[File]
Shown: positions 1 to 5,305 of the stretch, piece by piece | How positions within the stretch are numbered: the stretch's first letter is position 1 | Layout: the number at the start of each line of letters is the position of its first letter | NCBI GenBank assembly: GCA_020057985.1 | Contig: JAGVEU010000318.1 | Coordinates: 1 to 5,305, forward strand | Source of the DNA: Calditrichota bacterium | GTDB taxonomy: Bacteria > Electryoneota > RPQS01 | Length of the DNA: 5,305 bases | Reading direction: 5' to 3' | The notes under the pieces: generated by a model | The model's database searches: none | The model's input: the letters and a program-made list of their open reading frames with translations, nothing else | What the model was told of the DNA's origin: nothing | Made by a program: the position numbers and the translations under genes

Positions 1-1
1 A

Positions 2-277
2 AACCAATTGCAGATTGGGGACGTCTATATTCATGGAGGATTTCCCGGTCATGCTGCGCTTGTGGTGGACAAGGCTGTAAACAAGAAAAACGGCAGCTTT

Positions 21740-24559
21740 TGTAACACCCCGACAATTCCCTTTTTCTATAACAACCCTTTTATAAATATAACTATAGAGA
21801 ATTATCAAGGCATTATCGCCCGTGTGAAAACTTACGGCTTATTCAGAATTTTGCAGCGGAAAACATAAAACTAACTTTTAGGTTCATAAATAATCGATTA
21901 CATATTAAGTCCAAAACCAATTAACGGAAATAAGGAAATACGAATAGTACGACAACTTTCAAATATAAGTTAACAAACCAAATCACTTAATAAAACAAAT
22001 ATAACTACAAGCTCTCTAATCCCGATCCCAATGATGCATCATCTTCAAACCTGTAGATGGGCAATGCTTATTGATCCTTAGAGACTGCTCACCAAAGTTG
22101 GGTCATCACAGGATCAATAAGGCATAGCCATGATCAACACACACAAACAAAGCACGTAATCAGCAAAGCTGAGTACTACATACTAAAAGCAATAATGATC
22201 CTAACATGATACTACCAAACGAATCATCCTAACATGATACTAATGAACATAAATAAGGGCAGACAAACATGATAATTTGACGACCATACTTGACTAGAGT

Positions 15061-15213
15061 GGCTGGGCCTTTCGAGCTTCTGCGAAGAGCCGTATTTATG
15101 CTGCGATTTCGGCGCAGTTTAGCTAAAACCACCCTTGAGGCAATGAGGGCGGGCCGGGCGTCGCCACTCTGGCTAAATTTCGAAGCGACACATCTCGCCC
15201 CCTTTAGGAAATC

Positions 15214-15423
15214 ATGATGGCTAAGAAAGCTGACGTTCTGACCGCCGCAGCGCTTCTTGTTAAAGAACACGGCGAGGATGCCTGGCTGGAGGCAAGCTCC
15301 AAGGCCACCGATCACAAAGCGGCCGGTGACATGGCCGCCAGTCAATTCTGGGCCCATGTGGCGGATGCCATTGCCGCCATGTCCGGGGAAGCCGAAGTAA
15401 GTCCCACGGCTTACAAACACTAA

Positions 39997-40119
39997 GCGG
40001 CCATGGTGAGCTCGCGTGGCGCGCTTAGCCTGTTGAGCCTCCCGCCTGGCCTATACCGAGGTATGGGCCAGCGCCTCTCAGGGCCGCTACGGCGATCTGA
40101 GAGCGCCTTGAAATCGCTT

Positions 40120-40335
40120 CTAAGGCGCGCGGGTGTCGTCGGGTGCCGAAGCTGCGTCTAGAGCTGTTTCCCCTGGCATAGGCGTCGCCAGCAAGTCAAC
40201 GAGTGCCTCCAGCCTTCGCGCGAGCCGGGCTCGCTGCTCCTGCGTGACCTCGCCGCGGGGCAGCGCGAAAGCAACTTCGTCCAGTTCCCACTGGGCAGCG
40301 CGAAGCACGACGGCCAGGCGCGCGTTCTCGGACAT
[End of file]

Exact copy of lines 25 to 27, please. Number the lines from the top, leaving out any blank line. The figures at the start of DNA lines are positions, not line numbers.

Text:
Positions 40120-40335
40120 CTAAGGCGCGCGGGTGTCGTCGGGTGCCGAAGCTGCGTCTAGAGCTGTTTCCCCTGGCATAGGCGTCGCCAGCAAGTCAAC
40201 GAGTGCCTCCAGCCTTCGCGCGAGCCGGGCTCGCTGCTCCTGCGTGACCTCGCCGCGGGGCAGCGCGAAAGCAACTTCGTCCAGTTCCCACTGGGCAGCG